US Navy, Air Force Trying to Recruit Public At ‘Top Gun: Maverick’ Screenings

Photo Credit: smokeandmirrors / MovieStillsDB)

Those old enough to remember the premiere of the original Top Gun film in 1986 likely recall seeing US Navy-run recruitment booths outside of theater screenings. The aim was to use the movie’s popularity to boost enlistment, and it appears the service is hoping to do the same with the release of Top Gun: Maverick.

Tom Cruise as Capt. Pete "Maverick" Mitchell in 'Top Gun: Maverick'
Tom Cruise as Capt. Pete “Maverick” Mitchell in Top Gun: Maverick, 2022. (Photo Credit: smokeandmirrors / MovieStillsDB)

Top Gun: Maverick premiered in theaters over the Memorial Day long weekend and has given Tom Cruise his first ever $100 million opening. Over its first three days in North American cinemas, the film earned an estimated $124 million, a number that’s set to increase to around $248 million when international earnings are added to the total.

Set over 30 years since the events of the original film, Top Gun: Maverick sees Capt. Pete “Maverick” Mitchell, played by Cruise, return to train the latest batch of TOPGUN pilots for a special mission. Among those he’s tasked with training is the son of his deceased best friend, Lt. Nick “Goose” Bradshaw.

Starring alongside Cruise are Miles Teller as Lt. Bradley “Rooster” Bradshaw, Jon Hamm as ” Vice Adm. Beau “Cyclone” Simpson and Ed Harris as Rear Adm. Chester “Hammer” Cain. Val Kilmer also reprises his role as Adm. Tom “Iceman” Kazansky.

Miles Teller as Lt. Bradley "Rooster" Bradshaw in 'Top Gun: Maverick'
Miles Teller as Lt. Bradley “Rooster” Bradshaw in Top Gun: Maverick, 2022. (Photo Credit: andrewz / MovieStillsDB)

The Navy is hoping to take advantage of the movie’s hype and success, with recruiters setting up booths and tables near theater concession stands. The service is hoping to hit its Fiscal Year (FY) 2022 recruitment goals, which call for 3,800 new officers and 40,000 sailors. However, it and other facets of the US military are struggling to meet enlistment targets, largely because of the legacies of the wars in Afghanistan and Iraq.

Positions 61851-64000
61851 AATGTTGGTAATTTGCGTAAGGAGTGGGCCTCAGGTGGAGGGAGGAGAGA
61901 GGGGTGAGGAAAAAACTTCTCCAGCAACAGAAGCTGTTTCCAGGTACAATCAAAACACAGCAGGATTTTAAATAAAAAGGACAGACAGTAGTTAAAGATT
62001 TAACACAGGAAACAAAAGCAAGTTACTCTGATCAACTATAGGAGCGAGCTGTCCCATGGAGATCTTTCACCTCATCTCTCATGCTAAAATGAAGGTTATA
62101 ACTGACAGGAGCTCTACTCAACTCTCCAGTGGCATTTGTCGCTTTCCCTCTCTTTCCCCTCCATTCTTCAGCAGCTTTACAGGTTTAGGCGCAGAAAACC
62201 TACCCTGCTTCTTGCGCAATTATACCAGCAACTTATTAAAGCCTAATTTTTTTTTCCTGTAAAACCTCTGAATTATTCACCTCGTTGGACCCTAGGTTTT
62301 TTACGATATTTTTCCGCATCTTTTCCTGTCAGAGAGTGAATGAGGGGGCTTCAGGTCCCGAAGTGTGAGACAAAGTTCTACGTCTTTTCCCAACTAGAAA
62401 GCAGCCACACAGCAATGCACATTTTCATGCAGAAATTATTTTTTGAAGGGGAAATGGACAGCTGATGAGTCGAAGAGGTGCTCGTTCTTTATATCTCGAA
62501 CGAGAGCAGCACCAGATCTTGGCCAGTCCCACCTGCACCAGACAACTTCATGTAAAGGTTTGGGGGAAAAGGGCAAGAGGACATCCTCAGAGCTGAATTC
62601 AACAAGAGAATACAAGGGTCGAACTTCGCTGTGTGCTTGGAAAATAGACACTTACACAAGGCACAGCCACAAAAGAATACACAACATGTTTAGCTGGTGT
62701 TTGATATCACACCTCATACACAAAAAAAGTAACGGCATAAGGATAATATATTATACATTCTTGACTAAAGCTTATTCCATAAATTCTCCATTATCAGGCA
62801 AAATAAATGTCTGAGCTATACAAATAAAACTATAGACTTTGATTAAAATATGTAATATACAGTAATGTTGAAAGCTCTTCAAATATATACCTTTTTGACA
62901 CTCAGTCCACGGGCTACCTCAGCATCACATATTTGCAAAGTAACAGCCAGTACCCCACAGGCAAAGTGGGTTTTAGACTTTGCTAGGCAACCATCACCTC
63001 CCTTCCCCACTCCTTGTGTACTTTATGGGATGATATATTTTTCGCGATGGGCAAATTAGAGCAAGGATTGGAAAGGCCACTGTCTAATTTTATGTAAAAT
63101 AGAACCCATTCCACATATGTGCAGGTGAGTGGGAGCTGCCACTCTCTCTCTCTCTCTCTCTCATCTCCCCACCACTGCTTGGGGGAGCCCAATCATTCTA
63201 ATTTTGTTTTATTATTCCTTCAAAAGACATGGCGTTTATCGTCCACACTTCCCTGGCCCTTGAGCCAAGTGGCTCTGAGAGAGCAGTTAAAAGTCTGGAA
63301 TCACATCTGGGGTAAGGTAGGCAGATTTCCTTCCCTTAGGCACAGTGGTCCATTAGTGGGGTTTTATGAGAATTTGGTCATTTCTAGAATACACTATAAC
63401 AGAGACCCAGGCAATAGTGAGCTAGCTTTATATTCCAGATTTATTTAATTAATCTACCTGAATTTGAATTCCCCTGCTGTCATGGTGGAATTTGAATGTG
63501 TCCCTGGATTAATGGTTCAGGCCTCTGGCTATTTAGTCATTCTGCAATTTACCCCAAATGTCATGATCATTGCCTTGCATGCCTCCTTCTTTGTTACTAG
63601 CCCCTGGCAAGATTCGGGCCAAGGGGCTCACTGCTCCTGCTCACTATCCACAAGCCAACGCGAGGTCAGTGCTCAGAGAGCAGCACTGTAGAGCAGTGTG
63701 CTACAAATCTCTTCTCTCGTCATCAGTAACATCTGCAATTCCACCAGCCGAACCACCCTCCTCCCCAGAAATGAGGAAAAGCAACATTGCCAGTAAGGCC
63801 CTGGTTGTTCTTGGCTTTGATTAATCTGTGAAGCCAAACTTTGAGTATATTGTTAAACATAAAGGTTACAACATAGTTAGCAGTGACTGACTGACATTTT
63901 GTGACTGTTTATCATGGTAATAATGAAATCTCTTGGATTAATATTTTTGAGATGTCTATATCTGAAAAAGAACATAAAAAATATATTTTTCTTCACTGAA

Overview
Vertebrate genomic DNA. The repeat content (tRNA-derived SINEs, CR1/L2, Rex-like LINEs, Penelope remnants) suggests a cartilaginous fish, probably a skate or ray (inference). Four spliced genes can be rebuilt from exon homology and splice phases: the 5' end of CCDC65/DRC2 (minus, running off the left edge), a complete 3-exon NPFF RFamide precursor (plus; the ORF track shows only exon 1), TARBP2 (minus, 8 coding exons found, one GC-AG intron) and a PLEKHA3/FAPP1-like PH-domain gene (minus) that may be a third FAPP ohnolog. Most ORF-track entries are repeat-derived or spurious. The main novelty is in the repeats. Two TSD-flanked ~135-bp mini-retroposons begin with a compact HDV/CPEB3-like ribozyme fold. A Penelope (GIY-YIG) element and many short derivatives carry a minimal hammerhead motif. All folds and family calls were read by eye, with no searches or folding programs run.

Speaking with FLYING, Cmdr. Dave Benham, a spokesperson for the Navy, said, “Our recruiters nationwide are working tirelessly to meet those goals and to meet the manpower needs of our fleets. We think Top Gun: Maverick will certainly raise awareness and should positively contribute to individual decisions to serve in the Navy.”

Fighter pilot flying an aircraft
Still from the US Air Force’s new advertisement, Own The Sky. The one-minute spot is airing before screenings of Top Gun: Maverick. (Photo Credit: Air Force Special Operations Command)

The US Air Force is also looking to take advantage of the film’s success, despite the fact it centers around naval aviators. Similar to the Navy, the service is setting up booths in movie theaters, and has even commissioned an advertisement, titled Own The Sky, to play before screenings.

The one-minute long advertisement features pilots performing high-speed maneuvers in F-22 Raptors and F-35 Lightning IIs. Among those flying are Maj. Kristin “BEO” Wolfe of the F-35A Lightning II Demonstration Team, stationed out of Hill Air Force Base, Utah.

“The intensity of this spot in stunning, so hold on to your popcorn because we are bringing the Air Force to your seat,” said Maj. Gen. Ed Thomas, Air Force Recruitment Service (AFRS) commander, in a statement. “There are more than 130 career options an Airman can take on their full or part-time journey to defend our skies. The air superiority in this video just gives you a glimpse of a small percentage of what is possible when you join us.”

With the Navy and Air Force going to such great lengths to use the film to boost recruitment numbers, one wonders: how did the same tactics work back in 1986? According to the Navy, the box office success of the original Top Gun film didn’t result in a noted boost in enlistment. However, some sources claim recruitment numbers jumped 500 percent in the year following its release, giving the Navy its highest number of applications in years.

At the time, the service’s numbers were struggling to bounce back following the Vietnam War.

Tom Cruise as Lt. Pete "Maverick" Mitchell in 'Top Gun'
Tom Cruise as Lt. Pete “Maverick” Mitchell in Top Gun, 1986. (Photo Credit: Paramount Pictures / MovieStillsDB)

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Only time will tell if these efforts will afford the Navy the same alleged success it saw in the 1980s. What is certain, however, is that Top Gun: Maverick will be one of the most successful films of the summer 2022 box office season.